The transcription factor CUX1 was implicated in the genotypic variation interaction with prenatal maternal health to shape the amygdala. It was also a central node in the subnetworks formed by genes mapping to the CpGs in neonatal umbilical cord DNA methylation data associating with both amygdala and hippocampus structure and substructure.

Our results implicated the glucocorticoid receptor (NR3C1) in population variance of neonatal amygdala structure and microstructure.

Estrogen in the hippocampus affects learning, memory, neurogenesis, synapse density and plasticity. In the brain testosterone is commonly aromatized to estradiol and thus the estrogen receptor mediates not only the effects of estrogen, but also that of testosterone.”

https://onlinelibrary.wiley.com/doi/full/10.1111/gbb.12576 “Neonatal amygdalae and hippocampi are influenced by genotype and prenatal environment, and reflected in the neonatal DNA methylome” (not freely available)

Because..Harvard?

This 2019 Harvard review entitled “Transgenerational epigenetic inheritance: from phenomena to molecular mechanisms” DETRACTED from science. Readers would become less-informed on the subject due to poorly-researched statements such as:

“Non-Mendelian inheritance, termed transgenerational epigenetic inheritance,”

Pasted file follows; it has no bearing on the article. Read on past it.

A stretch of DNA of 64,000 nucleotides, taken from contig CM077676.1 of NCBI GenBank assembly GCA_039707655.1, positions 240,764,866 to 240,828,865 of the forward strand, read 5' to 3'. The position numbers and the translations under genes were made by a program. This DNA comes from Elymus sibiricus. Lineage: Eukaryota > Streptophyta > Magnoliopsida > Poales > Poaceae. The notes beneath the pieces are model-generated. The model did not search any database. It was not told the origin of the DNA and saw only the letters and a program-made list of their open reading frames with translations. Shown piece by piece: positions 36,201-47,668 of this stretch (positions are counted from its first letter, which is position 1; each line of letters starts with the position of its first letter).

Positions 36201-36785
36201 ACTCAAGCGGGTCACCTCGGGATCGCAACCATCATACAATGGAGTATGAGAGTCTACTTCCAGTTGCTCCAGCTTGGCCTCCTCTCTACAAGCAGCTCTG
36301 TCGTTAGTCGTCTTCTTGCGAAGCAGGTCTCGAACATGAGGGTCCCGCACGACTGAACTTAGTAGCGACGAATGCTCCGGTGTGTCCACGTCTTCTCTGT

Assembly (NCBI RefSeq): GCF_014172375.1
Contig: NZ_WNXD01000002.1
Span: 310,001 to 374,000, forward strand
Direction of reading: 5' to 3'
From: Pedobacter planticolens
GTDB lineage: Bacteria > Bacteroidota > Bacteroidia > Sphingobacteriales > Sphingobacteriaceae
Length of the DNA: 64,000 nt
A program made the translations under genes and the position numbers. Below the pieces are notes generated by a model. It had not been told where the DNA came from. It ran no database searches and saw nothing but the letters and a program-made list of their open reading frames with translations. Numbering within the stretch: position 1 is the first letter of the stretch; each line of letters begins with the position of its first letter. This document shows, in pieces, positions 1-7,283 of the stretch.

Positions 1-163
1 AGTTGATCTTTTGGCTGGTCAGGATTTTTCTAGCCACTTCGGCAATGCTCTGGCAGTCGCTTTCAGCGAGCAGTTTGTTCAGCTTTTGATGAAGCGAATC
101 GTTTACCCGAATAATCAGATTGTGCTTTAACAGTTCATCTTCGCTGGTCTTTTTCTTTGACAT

which wasn’t an adequate definition of the transgenerational epigenetic inheritance term.


Contributing to the paper’s misdirection was the omission of Dr. Michael Skinner from any of the 349 cited references. Hard to believe that ignoring his research wasn’t intentional, since a PubMed “transgenerational” search sorted by Best Match displayed Dr. Skinner as author or coauthor in 3 of the first 20 results:

The abstract asserted:

“How this epigenetic information escapes the typical epigenetic erasure that occurs upon fertilization and how it regulates behavior is still unclear.”

However, Another important transgenerational epigenetic inheritance study – published well before the current paper – was one of Dr. Skinner’s Washington State University lab studies that CLEARLY demonstrated contrary evidence.

Who benefits from hijacking a scientific term and ignoring groundbreaking research?

Why did the two editors approve for publication a paper with obvious omissions and egregious errors? Because..Harvard?

https://www.sciencedirect.com/science/article/abs/pii/S0959438818302204 “Transgenerational epigenetic inheritance: from phenomena to molecular mechanisms” (not freely available)

Emotional responses and BDNF methylation

This 2019 German human study found: